Wednesday, July 26, 2006

Senators push fuel standards

Thursday, July 20, 2006
Senators push fuel standards
Proposed bill would increase fuel economy by 4 percent each year; GM calls it unrealistic.
David Shepardson / Detroit News Washington Bureau

WASHINGTON -- A bipartisan group of U.S. senators on Wednesday unveiled a bill that would increase fuel economy standards for the nation's passenger cars and light trucks by 4 percent each year -- about one mile per gallon annually -- starting after model year 2009.

Looking to end the months-long impasse over increasing fuel economy standards and offer a more flexible approach, the eight senators, led by Sen. Barack Obama, D-Ill., introduced the Fuel Economy Reform Act of 2006.

"Unlike other bills that set numerical mandates, this one would allow the National Highway Transportation Safety Administration to "revise the annual increase if (the NHTSA) concludes that the target cannot be reached with current technology or without compromising safety," it states.

"It is clear that the Achilles' heel of the most powerful country on earth is the oil we import and cannot live without," Obama said.

Cars and light trucks account for 40 percent of U.S. oil consumption.

Bush sought authority in April to raise the average fuel economy of the vehicles, but Congress has yet to allow it. Currently, fuel efficiency standards have not been raised for passenger cars since 1985.

Privately, international and domestic automakers think fuel economy legislation has little chance of passing this year, since Congress has other political battles to fight.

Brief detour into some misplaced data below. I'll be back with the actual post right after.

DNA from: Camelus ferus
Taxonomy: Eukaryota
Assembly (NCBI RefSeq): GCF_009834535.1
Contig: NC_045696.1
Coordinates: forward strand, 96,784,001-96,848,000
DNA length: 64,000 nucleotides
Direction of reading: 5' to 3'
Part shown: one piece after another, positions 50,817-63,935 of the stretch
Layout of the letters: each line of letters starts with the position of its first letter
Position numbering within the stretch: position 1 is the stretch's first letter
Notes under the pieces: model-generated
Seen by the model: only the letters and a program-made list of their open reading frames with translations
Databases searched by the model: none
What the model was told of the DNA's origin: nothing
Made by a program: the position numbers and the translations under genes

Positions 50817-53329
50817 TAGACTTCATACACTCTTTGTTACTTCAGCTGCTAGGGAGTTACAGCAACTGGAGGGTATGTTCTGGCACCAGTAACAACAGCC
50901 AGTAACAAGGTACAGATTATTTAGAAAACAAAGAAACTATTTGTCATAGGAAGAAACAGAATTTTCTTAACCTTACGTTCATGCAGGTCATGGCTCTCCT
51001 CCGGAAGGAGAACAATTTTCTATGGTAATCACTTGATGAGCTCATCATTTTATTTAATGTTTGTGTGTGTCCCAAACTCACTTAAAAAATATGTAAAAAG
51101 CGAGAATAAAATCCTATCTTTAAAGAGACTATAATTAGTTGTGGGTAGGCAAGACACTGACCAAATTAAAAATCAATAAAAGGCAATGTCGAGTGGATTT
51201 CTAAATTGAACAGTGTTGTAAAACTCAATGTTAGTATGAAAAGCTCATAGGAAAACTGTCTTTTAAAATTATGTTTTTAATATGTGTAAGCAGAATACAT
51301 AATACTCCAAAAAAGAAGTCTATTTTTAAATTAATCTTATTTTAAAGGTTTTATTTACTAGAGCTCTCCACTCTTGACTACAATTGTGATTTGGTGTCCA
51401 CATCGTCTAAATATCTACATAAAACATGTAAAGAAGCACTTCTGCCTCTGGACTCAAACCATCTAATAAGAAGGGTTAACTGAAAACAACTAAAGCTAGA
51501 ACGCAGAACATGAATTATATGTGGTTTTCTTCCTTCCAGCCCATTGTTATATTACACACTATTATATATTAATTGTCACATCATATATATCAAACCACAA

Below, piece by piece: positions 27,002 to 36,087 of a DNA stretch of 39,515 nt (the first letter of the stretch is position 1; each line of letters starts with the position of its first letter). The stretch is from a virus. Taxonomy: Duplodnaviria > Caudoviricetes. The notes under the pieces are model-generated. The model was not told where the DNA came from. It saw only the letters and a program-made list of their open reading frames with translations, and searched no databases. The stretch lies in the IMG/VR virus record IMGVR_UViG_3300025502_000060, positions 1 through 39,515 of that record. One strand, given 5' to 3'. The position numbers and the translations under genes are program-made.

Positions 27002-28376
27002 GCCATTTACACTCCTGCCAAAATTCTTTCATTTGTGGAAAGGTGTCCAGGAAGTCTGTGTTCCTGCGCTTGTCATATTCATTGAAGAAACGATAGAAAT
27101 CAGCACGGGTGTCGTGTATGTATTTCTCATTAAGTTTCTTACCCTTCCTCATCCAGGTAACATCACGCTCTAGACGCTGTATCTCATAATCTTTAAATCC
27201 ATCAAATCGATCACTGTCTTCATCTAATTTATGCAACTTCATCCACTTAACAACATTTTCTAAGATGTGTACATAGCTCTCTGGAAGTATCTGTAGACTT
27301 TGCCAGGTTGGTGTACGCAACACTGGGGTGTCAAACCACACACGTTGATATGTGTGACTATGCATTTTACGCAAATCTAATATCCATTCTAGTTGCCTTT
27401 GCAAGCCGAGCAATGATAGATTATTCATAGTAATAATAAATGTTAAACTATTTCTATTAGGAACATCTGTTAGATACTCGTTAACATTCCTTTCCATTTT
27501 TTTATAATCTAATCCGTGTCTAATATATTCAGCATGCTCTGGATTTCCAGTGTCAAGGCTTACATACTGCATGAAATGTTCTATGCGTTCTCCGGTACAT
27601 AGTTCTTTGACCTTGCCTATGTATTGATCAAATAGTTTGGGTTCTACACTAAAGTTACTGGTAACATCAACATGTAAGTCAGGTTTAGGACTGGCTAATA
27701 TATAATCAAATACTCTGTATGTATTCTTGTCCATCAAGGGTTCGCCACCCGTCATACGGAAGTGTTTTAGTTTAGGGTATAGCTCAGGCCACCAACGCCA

General Motors Corp. spokesman Greg Martin said the new bill isn't realistic, since automakers have a multi-year planning cycle.

"We should have some good sound experts and scientists say what's technically feasible," Martin said. "Fuel economy ultimately depends on what people buy. We're working hard on that front, from flexible-fuel vehicles to hybrids to ultimately fuel cells."

The Alliance of Automotive Manufacturers, which represents the Big 3 and Toyota among others, said it supports "the general goal of trying to enhance energy security and also basing fuel economy on what's feasible," said Gloria Bergquist, vice president at the alliance.

Fuel economy has to take into account safety, cost and jobs as well, she said.

You can reach David Shepardson at (202) 662 - 8735 or

© Copyright 2006 The Detroit News. All rights reserved.

Proposed changes

Congress is considering a bill to impose increases to mileage standards to passenger vehicles. The bill would:

Require a 4 percent annual increase by the 2009 model year for cars and 2013 for light trucks unless federal regulators said it wasn't feasible

Offer tax incentives for companies to retool parts and assembly plants to make more fuel efficient vehicles.

Establish different standards for different types of cars.


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